The basic idea behind skew is that options with different strike prices and different expirations tend to trade at different implied volatilities. When we plot implied volatilities for options with the same expiration, the graph resembles a smile, with at-the-money volatility in the middle and out-of-the-money options forming the gently rising sides. As options go into-the-money, they gradually approach their intrinsic value, and an option trading at its intrinsic value has an implied volatility of zero. Therefore, for our graph, we use call prices for strikes above the current underlying stock price and put prices for strikes below the current underlying stock price.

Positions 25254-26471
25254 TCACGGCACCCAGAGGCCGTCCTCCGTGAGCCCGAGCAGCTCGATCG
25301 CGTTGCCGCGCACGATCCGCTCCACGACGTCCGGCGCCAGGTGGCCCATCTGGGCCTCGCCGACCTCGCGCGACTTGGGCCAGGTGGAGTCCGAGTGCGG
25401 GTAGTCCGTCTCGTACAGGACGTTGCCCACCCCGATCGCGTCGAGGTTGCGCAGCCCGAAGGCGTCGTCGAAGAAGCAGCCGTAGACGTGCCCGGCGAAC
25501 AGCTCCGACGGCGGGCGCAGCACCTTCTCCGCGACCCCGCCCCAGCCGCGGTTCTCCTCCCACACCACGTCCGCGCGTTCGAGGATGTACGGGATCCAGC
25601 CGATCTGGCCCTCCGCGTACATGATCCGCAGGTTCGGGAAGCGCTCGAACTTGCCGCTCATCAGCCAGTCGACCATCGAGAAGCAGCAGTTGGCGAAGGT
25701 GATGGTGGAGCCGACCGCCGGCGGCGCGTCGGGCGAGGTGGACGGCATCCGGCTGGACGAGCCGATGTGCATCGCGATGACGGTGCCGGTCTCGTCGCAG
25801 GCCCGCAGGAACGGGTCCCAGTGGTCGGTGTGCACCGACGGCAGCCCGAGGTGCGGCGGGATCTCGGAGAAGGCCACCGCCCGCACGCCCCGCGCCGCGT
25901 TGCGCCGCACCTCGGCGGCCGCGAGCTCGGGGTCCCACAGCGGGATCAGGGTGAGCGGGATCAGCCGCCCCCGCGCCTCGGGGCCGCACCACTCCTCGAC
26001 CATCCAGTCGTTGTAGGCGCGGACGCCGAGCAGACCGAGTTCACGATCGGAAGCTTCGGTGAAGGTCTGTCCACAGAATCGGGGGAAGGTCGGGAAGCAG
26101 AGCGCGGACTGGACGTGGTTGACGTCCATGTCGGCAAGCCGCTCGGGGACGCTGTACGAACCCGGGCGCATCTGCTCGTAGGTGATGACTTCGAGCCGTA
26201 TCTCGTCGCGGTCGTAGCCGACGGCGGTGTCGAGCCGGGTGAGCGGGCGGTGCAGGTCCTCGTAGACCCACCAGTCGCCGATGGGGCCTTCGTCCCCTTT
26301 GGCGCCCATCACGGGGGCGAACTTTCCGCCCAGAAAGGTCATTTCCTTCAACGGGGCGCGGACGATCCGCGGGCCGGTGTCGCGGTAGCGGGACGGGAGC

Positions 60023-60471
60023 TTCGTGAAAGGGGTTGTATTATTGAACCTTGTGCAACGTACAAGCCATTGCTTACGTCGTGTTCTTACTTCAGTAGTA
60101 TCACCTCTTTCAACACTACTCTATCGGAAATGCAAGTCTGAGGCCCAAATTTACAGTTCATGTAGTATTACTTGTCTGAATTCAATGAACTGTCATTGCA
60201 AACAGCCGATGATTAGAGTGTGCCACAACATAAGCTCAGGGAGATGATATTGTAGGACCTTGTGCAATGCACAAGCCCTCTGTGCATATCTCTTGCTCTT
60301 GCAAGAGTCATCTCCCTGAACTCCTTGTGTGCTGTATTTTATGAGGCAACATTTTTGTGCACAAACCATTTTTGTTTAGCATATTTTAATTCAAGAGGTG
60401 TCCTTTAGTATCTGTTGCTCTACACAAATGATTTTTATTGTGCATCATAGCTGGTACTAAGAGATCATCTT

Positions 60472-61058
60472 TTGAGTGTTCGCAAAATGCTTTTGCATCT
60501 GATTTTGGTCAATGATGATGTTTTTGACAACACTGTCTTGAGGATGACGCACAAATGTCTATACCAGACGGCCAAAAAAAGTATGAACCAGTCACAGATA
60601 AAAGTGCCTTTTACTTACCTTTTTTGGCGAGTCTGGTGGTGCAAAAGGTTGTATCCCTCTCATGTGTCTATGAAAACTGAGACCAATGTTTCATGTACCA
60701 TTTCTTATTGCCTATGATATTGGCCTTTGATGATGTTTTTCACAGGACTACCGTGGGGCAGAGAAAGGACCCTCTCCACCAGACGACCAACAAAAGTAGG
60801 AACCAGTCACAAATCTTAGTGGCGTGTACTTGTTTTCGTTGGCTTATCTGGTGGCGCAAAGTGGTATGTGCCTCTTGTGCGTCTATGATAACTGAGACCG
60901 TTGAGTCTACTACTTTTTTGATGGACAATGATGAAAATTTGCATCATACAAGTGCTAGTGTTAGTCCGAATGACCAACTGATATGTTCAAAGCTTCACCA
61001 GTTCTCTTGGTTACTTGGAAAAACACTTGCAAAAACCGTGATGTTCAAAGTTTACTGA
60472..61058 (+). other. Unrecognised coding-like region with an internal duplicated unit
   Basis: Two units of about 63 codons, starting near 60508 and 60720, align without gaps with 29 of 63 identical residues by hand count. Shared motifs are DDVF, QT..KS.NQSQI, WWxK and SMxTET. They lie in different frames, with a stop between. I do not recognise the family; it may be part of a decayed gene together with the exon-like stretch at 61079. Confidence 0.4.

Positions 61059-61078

There is a mathematical reason that skew appears as the volatility smile described above. Most option pricing models assume stock prices are log-normally distributed, but in the real world, stock prices deviate slightly from that model. Specifically, the normal distribution underestimates the probability of extremely large moves. In order to compensate, traders 'tweak' their models by using a higher volatility for out-of-money options.

However, the skew also holds valuable information. An investor who takes the time and effort to analyze the skew of a stock’s options can gain important insights into how the market is pricing risk. In some cases, for example, the perceived downside risk may be greater than the perceived upside risk, which causes the graph to be more of a smirk than a smile.